Alex Osterwalder on The Dual Operating System

By Scott Kirsner |  January 14, 2016

Sharing an excerpt from our December conversation with Alex Osterwalder, creator of the Business Model Canvas tool and co-author of the books “Value Proposition Design” and “Business Model Generation.” Our complete interview and a transcript are available here for InnoLead subscribers.


InnoLead: What for you is an important idea heading into 2016?


Alex Osterwalder: The dual operating system. Others call it an ambidextrous organizationRita McGrath calls it the end of competitive advantage.


It means those who are executing the existing business model, they need to accept, “Hey, we need to build the future and we need to finance that, so we need to give some of our money to those who are building the future. Because without those, we’re going to end up like Nokia, we’re going to end up like Kodak.”…More and more companies are actually aware that business models expire faster than ever, value propositions expire faster than ever, and that they need to create that [new] entity that will create their growth.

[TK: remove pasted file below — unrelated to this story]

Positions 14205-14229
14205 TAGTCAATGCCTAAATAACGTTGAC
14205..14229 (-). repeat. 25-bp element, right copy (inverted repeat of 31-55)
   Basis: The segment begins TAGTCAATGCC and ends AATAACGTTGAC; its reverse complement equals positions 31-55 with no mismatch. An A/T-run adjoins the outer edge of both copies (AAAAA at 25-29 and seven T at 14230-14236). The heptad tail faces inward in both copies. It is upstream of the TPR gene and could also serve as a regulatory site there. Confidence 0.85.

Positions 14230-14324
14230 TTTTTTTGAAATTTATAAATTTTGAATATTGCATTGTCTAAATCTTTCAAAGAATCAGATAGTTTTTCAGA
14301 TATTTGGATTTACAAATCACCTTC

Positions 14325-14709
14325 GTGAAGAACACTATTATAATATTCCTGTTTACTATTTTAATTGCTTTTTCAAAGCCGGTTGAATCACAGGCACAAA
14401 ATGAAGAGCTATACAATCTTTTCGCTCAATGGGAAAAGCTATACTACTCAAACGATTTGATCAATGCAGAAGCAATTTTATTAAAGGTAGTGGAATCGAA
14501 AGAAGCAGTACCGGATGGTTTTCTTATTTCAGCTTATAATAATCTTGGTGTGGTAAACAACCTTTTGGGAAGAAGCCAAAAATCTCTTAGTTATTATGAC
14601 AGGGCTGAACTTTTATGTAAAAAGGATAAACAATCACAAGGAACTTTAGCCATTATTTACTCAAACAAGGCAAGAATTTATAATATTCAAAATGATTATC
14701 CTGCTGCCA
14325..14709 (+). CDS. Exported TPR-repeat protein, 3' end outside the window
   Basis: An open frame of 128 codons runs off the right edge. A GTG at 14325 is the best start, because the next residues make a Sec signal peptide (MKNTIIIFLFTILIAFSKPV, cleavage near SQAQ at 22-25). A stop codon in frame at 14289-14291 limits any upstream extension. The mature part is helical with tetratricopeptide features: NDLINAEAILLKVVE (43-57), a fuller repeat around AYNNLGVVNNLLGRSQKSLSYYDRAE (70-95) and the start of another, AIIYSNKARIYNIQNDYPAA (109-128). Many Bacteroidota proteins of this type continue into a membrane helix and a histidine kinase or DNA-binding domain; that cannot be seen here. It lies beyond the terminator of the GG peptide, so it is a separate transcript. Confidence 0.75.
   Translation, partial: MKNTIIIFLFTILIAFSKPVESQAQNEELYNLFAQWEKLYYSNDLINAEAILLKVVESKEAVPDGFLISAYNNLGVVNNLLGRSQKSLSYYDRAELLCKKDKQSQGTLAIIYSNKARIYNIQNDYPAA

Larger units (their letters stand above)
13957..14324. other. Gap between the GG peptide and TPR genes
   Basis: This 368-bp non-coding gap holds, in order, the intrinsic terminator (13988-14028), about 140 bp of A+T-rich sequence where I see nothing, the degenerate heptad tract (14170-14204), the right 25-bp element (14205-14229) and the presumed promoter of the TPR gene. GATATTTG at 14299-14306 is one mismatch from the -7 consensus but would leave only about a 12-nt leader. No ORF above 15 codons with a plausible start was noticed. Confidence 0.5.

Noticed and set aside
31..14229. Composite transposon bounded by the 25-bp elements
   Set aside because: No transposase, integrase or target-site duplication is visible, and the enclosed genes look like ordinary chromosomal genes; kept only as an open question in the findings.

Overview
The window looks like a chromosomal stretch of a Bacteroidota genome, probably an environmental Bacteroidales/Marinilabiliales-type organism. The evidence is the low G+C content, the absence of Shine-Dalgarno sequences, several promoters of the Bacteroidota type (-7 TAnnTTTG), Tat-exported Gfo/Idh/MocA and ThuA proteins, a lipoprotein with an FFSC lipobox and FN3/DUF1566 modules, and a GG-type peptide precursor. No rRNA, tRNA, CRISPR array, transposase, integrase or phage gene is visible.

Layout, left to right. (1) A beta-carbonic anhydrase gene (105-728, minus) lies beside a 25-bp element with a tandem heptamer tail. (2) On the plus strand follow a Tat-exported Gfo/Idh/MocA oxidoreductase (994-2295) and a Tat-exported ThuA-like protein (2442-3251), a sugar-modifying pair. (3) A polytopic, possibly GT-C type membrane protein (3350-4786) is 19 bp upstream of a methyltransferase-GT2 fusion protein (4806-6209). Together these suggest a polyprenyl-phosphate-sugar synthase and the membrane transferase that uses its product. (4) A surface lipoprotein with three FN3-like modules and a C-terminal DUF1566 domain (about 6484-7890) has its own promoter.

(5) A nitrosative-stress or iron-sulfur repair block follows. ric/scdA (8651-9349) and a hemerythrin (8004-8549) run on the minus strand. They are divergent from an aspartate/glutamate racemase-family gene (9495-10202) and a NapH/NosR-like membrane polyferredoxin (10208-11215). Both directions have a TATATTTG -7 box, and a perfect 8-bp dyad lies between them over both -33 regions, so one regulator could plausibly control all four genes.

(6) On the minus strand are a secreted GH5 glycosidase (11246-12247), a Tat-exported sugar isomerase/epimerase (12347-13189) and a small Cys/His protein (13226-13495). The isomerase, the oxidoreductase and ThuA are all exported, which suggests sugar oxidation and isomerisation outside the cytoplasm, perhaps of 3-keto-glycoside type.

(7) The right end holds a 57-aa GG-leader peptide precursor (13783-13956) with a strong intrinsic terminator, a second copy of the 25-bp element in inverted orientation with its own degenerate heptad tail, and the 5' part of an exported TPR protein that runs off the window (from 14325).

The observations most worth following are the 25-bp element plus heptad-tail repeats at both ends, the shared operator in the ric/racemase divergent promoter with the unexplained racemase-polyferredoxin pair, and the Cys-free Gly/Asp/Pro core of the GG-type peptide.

It’s happening. It’s very slow. Nobody’s there yet, from what I see. Even those that are in the press all the time, like GE with FastWorks, nobody’s nailed it yet, but that’s going to happen in the next two or three years. I’m pretty certain that companies will build that kind of dual structure.


It’s hard to do, because there’s so many variables to get real innovation [to happen], growing new business models and value propositions. There’s so many variables that without a serious commitment, not just lip service, without a long-term commitment, nobody will be similar to Apple or Amazon. It won’t happen.It’s very unfortunate that we have to mention companies like Apple. But how many business models have they created over the last decade or two?


…Everything from the iPod to the iPhone, guess what? That’s a completely different business. It’s not just the technology. …That’s pretty impressive, but more companies will be able to do that. Otherwise, they’ll die.